Pregnant students face social stigma, lack of support and career dilemmas

Kate Bullen, in her third year of an arts degree at Sydney University, with her nine-week-old baby Eleanor.
Kate Bullen, in her third year of an arts degree at Sydney University, with her nine-week-old baby Eleanor.  Photo: Brendan Esposito

It was a moment that will remain in Kate Bullen's memory forever. The successful 22-year-old was kicking goals at university, had become a board director of her student union, and was busy planning her bright future. And then she found out she was pregnant.

"It's such an emotional moment straight away. I just couldn't think of it in a logical way, I couldn't do a pros/cons list; I couldn't do anything. There was just fear."

As the average age of first-time mothers rises, with the median age now nearly 31 according to Family Planning NSW, balancing a career and a child is the norm. Yet when young women become pregnant, having to juggle studies, internships, part-time work and a baby, they are often confronted by social stigma and a lack of financial and social support. Even if they choose to have an abortion, its illegality in NSW and high cost create even more difficulties.

In a long-term relationship, Bullen had a gut feeling she would continue the pregnancy. Terrified, but determined, she aimed to show how a young woman could do it all: combine babies, boardrooms and books.

At first, she kept the pregnancy private for as long as she could, missing 21st birthdays and end-of-year parties. "I was so anxious because I wasn't sure what people were going to say," she says.

Though responses have been positive to her face, she believes things have been said behind her back, particularly in relation to her work/life balance.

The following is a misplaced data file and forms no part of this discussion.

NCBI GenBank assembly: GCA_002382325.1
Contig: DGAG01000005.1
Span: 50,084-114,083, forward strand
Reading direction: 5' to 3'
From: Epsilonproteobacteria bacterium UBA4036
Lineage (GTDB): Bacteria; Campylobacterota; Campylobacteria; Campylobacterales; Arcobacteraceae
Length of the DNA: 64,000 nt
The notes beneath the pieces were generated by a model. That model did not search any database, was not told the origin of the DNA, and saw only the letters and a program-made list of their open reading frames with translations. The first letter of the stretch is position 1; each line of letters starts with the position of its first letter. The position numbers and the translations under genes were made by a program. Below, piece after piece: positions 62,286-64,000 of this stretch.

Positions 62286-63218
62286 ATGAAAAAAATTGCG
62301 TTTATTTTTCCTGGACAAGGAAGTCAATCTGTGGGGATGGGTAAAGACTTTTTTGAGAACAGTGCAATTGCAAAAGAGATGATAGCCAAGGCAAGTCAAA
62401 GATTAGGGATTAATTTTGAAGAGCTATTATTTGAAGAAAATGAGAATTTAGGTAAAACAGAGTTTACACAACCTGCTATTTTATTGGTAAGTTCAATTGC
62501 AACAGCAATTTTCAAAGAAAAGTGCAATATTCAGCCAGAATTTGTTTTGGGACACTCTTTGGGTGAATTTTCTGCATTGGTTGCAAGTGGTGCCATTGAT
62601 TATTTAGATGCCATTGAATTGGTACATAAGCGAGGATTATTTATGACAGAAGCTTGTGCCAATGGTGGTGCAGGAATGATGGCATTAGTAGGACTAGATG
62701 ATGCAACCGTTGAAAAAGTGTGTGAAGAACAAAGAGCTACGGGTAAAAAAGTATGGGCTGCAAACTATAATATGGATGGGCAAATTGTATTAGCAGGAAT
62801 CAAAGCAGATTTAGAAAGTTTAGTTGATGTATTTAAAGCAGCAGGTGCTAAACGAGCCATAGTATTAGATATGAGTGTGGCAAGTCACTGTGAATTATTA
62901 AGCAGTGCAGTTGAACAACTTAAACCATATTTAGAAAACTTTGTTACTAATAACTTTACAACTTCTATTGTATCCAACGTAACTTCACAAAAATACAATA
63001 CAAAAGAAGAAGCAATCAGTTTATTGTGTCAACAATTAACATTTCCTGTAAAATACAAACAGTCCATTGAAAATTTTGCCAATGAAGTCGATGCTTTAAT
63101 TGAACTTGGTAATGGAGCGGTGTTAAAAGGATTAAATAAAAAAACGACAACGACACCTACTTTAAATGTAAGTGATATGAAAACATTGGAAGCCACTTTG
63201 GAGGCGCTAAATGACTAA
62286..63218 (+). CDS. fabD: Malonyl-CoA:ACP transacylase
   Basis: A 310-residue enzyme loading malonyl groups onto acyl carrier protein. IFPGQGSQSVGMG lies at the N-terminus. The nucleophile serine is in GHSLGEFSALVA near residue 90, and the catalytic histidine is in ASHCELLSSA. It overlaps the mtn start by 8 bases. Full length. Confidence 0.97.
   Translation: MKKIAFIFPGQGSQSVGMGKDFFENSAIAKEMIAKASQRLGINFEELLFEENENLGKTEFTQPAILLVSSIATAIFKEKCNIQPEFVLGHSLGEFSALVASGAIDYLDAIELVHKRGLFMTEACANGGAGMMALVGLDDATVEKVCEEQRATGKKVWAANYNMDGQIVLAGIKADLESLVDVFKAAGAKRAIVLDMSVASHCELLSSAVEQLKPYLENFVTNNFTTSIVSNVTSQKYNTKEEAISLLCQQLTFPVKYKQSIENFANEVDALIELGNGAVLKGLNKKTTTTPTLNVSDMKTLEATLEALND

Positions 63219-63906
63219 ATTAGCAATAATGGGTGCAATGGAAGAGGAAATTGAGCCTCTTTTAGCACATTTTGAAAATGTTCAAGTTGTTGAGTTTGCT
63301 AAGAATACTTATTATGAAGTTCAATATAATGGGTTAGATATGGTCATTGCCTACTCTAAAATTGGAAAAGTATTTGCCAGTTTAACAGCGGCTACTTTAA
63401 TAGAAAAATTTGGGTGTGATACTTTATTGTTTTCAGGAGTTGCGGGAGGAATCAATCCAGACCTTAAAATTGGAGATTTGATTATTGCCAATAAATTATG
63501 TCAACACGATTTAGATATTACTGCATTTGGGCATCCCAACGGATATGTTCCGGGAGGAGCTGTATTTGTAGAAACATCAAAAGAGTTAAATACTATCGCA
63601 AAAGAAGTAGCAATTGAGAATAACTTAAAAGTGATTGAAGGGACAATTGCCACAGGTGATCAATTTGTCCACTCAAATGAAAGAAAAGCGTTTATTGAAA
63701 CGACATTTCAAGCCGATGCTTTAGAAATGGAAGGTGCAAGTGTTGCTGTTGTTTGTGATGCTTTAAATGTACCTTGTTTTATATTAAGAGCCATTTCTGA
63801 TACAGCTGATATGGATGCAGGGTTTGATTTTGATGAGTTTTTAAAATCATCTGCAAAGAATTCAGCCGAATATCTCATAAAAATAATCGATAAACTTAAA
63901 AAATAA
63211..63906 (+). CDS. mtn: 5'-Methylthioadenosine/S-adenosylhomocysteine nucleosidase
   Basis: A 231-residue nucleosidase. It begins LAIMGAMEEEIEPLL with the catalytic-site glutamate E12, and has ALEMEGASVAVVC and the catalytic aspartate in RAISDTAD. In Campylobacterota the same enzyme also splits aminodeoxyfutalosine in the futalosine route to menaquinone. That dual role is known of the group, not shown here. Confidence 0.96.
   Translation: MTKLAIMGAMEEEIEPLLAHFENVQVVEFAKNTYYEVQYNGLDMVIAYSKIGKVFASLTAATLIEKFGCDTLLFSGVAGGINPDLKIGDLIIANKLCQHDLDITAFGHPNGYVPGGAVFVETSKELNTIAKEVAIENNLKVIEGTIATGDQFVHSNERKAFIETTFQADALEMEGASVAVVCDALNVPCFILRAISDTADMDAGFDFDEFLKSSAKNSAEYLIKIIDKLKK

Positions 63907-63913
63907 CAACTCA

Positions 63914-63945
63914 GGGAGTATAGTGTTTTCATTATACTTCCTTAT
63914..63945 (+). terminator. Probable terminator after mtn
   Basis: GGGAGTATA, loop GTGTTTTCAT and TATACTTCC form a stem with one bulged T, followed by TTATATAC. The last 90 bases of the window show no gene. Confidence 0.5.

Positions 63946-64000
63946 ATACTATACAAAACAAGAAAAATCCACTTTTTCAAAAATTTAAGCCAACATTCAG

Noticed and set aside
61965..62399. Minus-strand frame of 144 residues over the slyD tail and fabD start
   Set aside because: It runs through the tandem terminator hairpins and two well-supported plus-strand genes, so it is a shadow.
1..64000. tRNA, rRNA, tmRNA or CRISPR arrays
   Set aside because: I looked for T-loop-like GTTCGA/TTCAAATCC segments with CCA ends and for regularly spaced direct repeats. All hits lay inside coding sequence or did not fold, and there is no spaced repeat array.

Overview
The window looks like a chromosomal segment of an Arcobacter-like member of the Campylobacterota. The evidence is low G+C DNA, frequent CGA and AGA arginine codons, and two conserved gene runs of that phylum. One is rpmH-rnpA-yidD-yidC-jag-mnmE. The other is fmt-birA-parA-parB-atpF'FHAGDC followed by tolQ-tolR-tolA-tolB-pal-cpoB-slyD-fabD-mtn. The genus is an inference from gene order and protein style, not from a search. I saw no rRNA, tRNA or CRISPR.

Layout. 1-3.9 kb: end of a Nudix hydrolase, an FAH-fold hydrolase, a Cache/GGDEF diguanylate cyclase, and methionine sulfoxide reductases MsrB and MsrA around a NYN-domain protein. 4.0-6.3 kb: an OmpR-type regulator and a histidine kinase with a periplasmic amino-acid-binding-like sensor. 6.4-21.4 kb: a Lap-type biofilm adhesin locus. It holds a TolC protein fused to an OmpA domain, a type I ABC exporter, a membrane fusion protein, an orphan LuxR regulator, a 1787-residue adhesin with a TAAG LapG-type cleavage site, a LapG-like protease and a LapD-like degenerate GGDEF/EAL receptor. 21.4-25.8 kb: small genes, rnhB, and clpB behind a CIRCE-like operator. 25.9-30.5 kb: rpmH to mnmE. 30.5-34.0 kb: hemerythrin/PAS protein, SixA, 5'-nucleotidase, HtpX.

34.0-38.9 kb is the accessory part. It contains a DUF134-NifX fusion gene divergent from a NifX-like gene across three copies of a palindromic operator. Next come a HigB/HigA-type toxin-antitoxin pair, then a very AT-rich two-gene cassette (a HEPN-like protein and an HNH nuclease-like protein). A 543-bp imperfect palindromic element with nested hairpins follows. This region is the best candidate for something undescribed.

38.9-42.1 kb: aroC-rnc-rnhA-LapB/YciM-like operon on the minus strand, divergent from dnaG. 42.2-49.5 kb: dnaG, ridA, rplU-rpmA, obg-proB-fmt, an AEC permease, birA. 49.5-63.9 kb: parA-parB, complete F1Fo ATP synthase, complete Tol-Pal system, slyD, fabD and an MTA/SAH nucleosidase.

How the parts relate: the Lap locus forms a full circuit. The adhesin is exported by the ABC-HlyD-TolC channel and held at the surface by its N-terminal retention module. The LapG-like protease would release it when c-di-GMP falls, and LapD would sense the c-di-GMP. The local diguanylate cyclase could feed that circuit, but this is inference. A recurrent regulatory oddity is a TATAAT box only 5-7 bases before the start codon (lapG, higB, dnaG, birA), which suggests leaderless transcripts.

"Being on a board, people have asked how I could justify having a child, and said I won't have time. But really, I was just thinking about doing what every single working mother, in every single country in the world, does every single day."

Fellow students, tutors and work colleagues seem to lack skills to support her, since young women who study rarely have children.

In Britain, according to a study by the National Union of Students, 29 per cent of students with children said they fell pregnant during their studies. Yet in Australia, having a child in the 20-24-year age bracket is in sharp decline, with only 53 live births per 1000 women compared to 123 for women in their 30s, according to Family Planning NSW.


While all NSW-based universities address pregnancy within their anti-discrimination guidelines, they don't provide tangible methods to care for students, resulting in many feeling alone and abandoned.

Bullen notes that universities don't put as much effort into investigating how parents are treated and what spaces are available to them on campus.

She feels it's the universities' student organisations that provide the most assistance, as there is a focus on support and counselling. She herself helped to introduce a breastfeeding policy on her campus, allowing students to publicly breastfeed in all union spaces.